Tackling exclusivity

“It’s not like there’s a secret handshake or anything,” said Michael Angelini, senior partner at Worcester law firm Bowditch & Dewey and co-founder of the First Wednesday Club. “But, we try to fly under the radar.”

Angelini began organizing regular gatherings as far back as the 1980s with the help of a former media executive from the Telegram & Gazette who has since moved on.

“Clearly we had no sense of imagination when we came up with the name,” joked Angelini. “We simply met on the first Wednesday of every month.”

From the very beginning, the founders used their monthly get-togethers at The Worcester Club to fill a communication void amongst business leaders, professionals, and academics.

“We all shared a desire to advance the interests of the community,” Angelini said. “This allowed us to explore more non-traditional channels.”

Angelini and Worcester State University President Barry Maloney serve as the current co-chairs of the group, overseeing roughly two dozen participants. Angelini said members float in and out and are invited to attend based on their honest interests in Worcester.

Angelini acknowledges the exclusionary roadblocks, which have hindered the diversity of Worcester’s leadership in the past.

“Unfortunately, our group has often reflected the old-white-maleness of many of Worcester’s foundational businesses and institutions, but that’s changing,” he said. “We want people who lead organizations to contribute to our discussions; there are no formal requirements beyond that.”

Women are increasingly involved in the group, Angelini said. Sue Mailman, owner of Worcester business Coughlin Electrical Contractors and member of the city’s school board, and Karen Duffy, the former CEO of Worcester Credit Union, served as two of the First Wednesday Club’s former chairs.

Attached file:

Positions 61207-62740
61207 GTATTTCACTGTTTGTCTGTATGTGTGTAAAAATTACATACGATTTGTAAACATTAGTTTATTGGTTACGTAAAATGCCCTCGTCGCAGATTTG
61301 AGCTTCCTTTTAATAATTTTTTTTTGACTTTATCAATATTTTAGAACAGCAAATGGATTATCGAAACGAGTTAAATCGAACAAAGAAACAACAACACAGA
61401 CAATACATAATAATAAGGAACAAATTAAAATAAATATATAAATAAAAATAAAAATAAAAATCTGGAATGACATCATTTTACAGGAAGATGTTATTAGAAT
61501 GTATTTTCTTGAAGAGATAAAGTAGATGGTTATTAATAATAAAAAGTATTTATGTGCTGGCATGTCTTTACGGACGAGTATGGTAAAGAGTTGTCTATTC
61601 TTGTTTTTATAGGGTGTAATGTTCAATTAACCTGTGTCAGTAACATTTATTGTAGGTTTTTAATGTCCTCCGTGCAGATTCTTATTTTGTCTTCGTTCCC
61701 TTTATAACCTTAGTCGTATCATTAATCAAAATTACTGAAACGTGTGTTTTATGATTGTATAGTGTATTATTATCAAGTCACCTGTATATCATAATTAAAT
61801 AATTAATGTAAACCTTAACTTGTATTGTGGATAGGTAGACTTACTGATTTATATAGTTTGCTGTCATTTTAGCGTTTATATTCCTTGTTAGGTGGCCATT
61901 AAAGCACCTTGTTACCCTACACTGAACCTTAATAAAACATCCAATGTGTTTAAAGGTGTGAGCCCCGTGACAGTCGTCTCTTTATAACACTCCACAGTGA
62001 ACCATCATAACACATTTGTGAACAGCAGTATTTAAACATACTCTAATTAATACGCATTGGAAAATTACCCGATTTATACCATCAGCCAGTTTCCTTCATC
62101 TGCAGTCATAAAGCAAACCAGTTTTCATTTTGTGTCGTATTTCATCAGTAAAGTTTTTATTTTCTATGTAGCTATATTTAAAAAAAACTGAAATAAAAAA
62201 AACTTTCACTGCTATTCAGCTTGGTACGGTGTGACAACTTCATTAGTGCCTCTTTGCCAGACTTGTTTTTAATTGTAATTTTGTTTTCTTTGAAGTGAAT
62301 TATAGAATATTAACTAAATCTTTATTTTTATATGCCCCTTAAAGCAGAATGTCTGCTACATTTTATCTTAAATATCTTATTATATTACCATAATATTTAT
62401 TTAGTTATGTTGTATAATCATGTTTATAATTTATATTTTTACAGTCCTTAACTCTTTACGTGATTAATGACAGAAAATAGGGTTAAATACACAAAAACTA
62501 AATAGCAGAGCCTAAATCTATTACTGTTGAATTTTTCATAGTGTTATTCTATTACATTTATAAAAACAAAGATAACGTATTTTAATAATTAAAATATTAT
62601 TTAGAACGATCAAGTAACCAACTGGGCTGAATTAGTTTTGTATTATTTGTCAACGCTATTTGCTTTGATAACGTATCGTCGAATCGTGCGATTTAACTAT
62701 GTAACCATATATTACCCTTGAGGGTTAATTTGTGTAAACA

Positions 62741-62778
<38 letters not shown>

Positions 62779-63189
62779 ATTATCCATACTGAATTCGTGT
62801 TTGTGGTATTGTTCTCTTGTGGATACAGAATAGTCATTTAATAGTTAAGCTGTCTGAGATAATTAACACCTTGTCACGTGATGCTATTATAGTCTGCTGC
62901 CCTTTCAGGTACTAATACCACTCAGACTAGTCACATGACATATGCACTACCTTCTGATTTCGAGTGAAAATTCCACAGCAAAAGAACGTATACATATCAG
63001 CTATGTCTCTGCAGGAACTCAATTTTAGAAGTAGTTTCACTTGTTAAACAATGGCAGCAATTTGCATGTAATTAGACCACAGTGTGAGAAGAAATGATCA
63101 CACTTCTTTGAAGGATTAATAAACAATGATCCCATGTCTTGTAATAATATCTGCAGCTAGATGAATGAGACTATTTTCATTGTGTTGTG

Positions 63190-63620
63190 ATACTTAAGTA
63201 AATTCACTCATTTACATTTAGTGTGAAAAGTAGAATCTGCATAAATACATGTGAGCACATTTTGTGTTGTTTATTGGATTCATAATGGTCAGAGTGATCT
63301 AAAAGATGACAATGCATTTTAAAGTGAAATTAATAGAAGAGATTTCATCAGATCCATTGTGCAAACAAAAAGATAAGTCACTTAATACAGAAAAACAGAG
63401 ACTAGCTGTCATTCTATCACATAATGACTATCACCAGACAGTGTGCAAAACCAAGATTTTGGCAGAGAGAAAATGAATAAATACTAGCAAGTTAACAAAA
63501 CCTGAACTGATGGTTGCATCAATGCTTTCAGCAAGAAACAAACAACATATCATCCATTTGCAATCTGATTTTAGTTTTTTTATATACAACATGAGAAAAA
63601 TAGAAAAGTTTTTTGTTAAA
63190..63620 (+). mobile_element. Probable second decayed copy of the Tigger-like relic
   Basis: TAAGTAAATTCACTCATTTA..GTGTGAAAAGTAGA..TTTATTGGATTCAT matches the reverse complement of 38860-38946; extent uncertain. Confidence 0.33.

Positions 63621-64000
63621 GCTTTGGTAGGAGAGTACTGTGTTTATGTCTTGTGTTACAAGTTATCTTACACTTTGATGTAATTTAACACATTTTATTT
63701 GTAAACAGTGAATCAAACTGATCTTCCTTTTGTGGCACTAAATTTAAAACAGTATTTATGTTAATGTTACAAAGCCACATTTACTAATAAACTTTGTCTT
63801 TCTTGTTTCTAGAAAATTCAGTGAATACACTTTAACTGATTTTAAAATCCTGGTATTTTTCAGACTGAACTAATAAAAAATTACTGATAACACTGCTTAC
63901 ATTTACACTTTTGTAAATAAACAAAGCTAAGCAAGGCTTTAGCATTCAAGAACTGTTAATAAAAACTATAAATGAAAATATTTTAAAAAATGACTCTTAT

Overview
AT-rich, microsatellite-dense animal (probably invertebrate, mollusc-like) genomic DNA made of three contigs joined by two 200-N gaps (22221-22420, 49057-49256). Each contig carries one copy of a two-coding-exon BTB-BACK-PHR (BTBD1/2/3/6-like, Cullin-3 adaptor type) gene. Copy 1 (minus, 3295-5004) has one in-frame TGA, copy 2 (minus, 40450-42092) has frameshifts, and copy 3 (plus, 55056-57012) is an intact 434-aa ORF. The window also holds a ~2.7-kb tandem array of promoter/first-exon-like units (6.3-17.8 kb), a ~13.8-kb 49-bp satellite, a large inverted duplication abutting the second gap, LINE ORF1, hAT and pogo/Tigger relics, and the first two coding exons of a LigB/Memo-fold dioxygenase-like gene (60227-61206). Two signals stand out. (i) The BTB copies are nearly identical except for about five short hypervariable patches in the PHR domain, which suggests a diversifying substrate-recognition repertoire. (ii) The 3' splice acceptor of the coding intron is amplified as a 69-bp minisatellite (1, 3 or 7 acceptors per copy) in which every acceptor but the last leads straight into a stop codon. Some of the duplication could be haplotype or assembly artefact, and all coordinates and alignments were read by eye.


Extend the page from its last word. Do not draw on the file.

Groups with a mission to advance Worcester

An honest interest

At a meeting of the First Wednesday Club, Tim Garvin, president and CEO of the United Way of Central Massachusetts, presented his organization’s efforts to support Afghan refugees in Worcester.

Garvin is no stranger to groups like First Wednesday Club, which he views as intent on learning about efforts in the community and opening new lines of communication. One such group he participates in is Worcester Together, which formed in 2017 in response to Hurricane Maria and worked to coordinate services for evacuees from Puerto Rico.

During COVID, Garvin said Worcester Together’s meetings resumed under the development model of “form, storm, norm, preform” and remained open to all individuals wishing to get involved. The group continues to extend weekly invitations on Zoom to approximately 250 community members. Worcester Together has raised and granted approximately $11 million in funding to date.

One Worcester-forward group taking a different tone when it comes to banding together for progress is Worcestery Council Theatre 3000, a live stream of municipal meetings featuring commentary by local entertainers and media personalities. Comedian Bryan O’Donnell credits writer Bill Shaner with bringing the group to fruition in October.